Last year was the hottest year in more than 100 years of weather record-keeping.
As the chart shows, the earth is warming. But why? And will the warming continue?
In this post, we’ll try to answer those questions. And we’ll show how you can make a difference in countering the trend.
First, some facts:
2016 broke all records for heat over the 137 years that weather records have been kept, U.S. government scientists announced in January.
2016 was the third year in a row of record heat.
From January through August of last year, each month set a new record for the highest average temperatures over land and sea. In other words, each month was the hottest month ever recorded.
In the 28 months between May 2014 and August 2016, 24 monthly global temperature records were broken. That included 16 in a row from May 2015 to August 2016
Hotter by degrees
So just how hot was the record heat? According to data from the National Oceanic and Atmospheric Administration (NOAA), the global average temperature for 2016 was 1.69˚F above the 20th century average. And it was 0.07˚F above the record set last year.
Several spots around the globe experienced record heat last year, including normally frigid Alaska and swaths of the eastern United States. Residents of Washington, D.C., for example, sweated through 46 days of 90 degrees or more, the most on record. Five of the top seven hottest summers on record in the nation’s capital have all happened since 2010.
What alarms climate scientists about these new records is that they’re part of a larger trend. In fact, according to NASA, the Earth has been heating up since 1880. But most of the warming has happened in the past 35 years, with 15 of the 16 warmest years on record occurring since 2001.
And there are other indications of rapid climate change besides temperatures:
While the oceans rose about 6.7 inches in the last century, they’ve risen nearly twice that rate in the last decade.
The oceans are not only rising. They’re also warming.
The giant ice sheets in Antarctica and Greenland are melting fast, and the extent and thickness of Arctic sea ice has dropped rapidly over the last several decades.
Glaciers are disappearing from the Alps, Himalayas, Andes, Rockies and Africa.
The United States and other places in the world are experiencing more extreme weather events such as heat, rain and storms.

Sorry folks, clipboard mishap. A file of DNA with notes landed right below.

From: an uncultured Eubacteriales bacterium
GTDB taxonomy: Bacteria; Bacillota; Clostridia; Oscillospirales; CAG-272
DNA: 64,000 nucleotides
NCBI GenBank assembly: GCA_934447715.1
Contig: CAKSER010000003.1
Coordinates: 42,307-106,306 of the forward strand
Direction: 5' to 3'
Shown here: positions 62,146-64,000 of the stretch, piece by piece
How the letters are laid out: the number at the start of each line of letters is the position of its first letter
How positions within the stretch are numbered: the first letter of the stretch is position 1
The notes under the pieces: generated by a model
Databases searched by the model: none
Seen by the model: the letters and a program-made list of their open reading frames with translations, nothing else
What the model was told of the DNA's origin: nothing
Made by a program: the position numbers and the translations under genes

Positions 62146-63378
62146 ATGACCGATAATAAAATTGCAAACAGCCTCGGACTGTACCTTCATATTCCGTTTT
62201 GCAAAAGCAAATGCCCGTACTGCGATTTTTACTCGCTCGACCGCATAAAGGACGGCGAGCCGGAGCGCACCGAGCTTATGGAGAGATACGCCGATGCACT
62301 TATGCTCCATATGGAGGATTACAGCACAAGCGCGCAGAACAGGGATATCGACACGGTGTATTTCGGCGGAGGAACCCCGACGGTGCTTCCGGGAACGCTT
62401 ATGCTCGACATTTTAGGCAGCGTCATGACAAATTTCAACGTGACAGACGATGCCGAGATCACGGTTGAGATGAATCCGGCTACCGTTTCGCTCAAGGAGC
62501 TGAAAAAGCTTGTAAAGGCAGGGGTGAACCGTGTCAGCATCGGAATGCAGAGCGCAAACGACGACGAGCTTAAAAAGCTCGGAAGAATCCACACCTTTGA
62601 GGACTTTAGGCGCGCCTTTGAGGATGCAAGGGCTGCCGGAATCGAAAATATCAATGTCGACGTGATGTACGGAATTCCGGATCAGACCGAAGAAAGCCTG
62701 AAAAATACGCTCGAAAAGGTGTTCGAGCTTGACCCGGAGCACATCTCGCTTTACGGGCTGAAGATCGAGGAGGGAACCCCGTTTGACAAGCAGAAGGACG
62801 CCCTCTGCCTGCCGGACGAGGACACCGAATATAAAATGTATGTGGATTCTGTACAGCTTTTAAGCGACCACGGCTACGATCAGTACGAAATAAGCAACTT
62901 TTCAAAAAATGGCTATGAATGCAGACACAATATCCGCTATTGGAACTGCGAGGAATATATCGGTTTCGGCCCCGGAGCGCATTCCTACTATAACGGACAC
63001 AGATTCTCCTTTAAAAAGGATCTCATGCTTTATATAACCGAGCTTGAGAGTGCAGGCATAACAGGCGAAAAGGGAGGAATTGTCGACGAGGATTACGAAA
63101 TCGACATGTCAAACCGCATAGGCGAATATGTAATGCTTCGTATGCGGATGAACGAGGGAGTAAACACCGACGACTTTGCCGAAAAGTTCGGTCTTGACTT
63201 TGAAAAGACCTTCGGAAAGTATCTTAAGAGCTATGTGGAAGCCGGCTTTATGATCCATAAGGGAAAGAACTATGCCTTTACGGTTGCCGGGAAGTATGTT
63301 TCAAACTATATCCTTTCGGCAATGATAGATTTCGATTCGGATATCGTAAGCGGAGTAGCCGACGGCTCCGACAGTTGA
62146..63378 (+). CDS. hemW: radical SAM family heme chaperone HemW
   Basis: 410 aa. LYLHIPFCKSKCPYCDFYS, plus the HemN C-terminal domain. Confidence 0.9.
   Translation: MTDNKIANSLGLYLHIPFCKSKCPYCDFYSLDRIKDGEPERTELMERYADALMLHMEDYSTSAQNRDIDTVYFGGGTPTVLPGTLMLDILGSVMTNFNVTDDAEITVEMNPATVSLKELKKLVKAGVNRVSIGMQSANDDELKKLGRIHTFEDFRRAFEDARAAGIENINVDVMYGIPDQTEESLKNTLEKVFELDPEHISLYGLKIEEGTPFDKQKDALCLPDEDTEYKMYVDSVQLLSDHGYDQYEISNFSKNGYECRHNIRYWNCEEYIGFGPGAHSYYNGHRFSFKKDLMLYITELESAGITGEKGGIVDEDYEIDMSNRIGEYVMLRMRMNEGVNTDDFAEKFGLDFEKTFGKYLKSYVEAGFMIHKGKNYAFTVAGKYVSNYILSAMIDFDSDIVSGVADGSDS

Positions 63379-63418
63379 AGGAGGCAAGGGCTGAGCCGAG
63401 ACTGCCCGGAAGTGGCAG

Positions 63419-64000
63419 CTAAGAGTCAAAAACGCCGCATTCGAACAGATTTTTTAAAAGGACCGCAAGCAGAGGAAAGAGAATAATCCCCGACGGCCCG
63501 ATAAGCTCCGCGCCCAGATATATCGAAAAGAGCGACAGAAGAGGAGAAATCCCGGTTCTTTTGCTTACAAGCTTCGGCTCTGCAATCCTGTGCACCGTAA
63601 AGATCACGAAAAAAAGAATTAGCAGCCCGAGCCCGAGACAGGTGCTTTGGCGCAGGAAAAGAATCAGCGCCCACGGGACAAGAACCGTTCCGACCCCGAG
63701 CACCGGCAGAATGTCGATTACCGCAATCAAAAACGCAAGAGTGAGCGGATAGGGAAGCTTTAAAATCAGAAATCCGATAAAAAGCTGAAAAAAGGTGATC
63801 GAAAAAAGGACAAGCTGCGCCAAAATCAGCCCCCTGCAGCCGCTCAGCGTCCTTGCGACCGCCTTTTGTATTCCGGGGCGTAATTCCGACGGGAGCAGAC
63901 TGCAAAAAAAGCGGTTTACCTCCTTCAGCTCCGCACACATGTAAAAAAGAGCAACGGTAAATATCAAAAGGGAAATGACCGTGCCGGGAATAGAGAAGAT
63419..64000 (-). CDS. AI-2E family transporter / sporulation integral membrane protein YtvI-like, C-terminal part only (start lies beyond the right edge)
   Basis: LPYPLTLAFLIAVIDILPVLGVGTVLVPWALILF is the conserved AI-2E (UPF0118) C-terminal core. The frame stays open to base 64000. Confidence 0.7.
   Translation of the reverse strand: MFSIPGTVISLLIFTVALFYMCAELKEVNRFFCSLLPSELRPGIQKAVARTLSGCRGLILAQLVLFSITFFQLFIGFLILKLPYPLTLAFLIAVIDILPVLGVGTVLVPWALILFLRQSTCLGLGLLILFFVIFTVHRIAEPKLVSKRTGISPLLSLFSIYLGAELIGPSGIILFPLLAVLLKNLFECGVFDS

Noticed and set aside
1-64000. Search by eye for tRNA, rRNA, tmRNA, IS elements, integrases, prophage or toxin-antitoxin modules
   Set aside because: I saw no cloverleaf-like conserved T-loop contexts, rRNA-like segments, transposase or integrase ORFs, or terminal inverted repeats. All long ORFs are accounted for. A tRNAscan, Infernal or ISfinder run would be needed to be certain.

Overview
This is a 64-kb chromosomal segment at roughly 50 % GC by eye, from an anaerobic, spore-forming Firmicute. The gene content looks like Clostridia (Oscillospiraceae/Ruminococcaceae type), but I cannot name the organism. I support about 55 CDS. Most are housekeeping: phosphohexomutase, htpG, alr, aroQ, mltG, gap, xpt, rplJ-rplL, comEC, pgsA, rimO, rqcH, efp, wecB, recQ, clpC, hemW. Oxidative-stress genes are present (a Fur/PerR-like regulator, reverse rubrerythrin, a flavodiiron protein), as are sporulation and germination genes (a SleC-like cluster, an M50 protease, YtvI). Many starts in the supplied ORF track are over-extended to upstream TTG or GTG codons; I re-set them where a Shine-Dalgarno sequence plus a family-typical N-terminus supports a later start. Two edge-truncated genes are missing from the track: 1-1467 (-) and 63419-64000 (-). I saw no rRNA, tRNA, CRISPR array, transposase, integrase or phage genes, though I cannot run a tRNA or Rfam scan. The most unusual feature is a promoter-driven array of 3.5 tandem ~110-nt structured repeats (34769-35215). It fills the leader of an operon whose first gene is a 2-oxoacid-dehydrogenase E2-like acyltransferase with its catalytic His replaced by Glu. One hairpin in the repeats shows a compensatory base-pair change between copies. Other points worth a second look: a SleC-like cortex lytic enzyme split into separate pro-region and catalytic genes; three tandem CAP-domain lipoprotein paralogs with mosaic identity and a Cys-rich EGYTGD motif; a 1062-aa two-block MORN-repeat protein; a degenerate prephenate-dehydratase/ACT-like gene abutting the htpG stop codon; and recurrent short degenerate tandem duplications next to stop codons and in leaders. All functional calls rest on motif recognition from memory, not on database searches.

Since the beginning of the Industrial Revolution in the late 1800s, the acidity of the oceans has risen by about 30 percent.
Why the climate is changing
Most of the warming has been caused by heat trapped by excess carbon dioxide and other greenhouse gasses emitted by our exhaust pipes and smokestacks.
Some of the change is due to natural climate cycles. We had strong El Niños in 2015 and 2016. A strong and long El Niño exposes lots of warm water to the air, like adding a temporary floor furnace to the atmosphere.
Will global warming continue?
El Niño is over for now, and a weak, cooling La Niña is taking over. So climate scientists predict an end to the hot streak this year. Still, even if 2017 is cooler worldwide than the prior three years, scientists say it will only be a slight dip. While it’s hard to predict the weather, scientists are certain that greenhouse gas levels are rising.
What you can do
The problems seem big, but there are hopeful signs of progress. For example, last year was the first year in which the top source of new electric generating capacity was solar, according to the U.S. Energy Administration. Not far behind, in third place behind natural gas, was wind.
By working together, we can make an impact. At the federal level, call or write your representatives in Washington, D.C., and encourage them to support research and development of renewable energy. At the state level, ask your legislators to direct local utilities to include more renewable energy in their plans for the future. More than 30 states and territories have renewable mandates—Hawaii plans to be powered by 100 percent renewable energy by 2045.
While the problem may seem overwhelming, each of us can do our part. By choosing 100 percent renewable energy from the wind and sun, you make a difference that adds up. In fact, on average, each household that switches to CleanChoice Energy prevents 18,876 lbs of carbon pollution per year. That’s like preserving 8.1 acres of forest or taking 1.8 cars off the road for a year.Want to multiply your impact? Tell a friend or family member about CleanChoice Energy.